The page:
If you are a job seeker or an employee who has a disability, you may be wondering what your rights are in the workplace. If you do not know your rights, you will not know when it is appropriate to enforce them. This is why it is important that you take the time to learn about what type of treatment is unacceptable and how you should demand to be treated.

If you work for or are dealing with an employer that employs 15 or more people, they are subject to the Americans with Disabilities Act of 1990 (ADA). The ADA applies to all aspects of the employment cycle, from the recruitment practice that a potential employee is subject to, to job protection, promotions and pay.

Am I considered disabled under the ADA?

If you have a mental or physical impairment that affects at least one major life activity, then you qualify as having a disability under the ADA and are, therefore, subject to its protections.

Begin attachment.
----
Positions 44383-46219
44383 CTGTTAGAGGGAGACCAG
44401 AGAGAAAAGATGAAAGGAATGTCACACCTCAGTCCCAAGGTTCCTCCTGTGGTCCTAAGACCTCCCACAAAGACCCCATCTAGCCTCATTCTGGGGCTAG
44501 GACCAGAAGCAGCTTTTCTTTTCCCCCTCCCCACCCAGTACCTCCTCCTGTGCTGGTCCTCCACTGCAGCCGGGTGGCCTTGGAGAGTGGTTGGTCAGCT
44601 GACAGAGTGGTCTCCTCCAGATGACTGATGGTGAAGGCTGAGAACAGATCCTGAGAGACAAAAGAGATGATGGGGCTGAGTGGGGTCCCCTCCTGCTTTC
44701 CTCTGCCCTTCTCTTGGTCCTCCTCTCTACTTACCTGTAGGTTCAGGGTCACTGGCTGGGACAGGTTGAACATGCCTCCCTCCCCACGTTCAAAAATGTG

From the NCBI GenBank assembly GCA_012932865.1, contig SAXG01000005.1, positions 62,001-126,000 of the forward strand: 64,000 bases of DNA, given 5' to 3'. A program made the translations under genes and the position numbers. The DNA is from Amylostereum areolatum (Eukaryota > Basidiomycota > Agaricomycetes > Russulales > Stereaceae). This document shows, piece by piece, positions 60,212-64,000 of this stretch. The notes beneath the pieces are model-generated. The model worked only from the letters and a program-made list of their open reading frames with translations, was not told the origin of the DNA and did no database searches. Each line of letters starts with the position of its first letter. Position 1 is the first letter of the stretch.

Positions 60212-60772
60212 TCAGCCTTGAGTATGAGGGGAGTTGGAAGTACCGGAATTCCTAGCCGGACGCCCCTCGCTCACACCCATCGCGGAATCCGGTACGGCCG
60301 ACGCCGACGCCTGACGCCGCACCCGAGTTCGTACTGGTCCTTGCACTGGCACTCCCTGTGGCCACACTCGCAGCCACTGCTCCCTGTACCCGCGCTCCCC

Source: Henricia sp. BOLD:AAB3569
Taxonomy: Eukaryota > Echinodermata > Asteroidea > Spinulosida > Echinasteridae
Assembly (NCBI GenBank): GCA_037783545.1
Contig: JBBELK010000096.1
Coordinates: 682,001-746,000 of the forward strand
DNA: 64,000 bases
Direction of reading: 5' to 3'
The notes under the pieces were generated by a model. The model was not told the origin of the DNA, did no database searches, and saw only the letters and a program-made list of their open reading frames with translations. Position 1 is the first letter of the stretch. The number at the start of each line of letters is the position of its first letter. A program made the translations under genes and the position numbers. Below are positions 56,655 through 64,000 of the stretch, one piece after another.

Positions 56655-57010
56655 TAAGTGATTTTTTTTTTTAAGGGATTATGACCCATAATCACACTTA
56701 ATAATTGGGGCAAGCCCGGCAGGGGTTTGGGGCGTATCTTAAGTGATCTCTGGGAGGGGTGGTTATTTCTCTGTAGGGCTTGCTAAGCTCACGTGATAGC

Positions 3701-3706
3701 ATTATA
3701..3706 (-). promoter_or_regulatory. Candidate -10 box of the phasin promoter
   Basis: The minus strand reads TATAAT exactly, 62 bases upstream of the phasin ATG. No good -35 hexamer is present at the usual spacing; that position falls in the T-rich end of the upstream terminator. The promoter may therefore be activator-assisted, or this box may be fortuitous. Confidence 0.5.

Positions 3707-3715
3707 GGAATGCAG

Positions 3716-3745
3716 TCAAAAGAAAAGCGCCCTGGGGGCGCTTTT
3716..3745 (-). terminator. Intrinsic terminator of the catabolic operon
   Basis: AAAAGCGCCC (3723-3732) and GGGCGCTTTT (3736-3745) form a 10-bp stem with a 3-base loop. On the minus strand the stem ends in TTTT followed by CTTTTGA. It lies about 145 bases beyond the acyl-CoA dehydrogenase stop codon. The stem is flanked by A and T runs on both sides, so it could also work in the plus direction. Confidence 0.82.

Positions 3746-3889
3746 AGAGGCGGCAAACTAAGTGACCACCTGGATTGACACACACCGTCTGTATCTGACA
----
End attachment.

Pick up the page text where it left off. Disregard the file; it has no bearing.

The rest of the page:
What protections am I entitled to under the ADA?

When you are being interviewed for a job as a disabled person, the recruiter cannot ask you to take a medical examination unless this is a standard procedure for all employees. In addition, you have the right to reasonable accommodations within the job to help you carry out your work. This might be flexible working hours, modified equipment or the restructuring of your job.

If you believe that you have been discriminated against by an employer as a disabled person, it is important that you take action and stand up for your rights.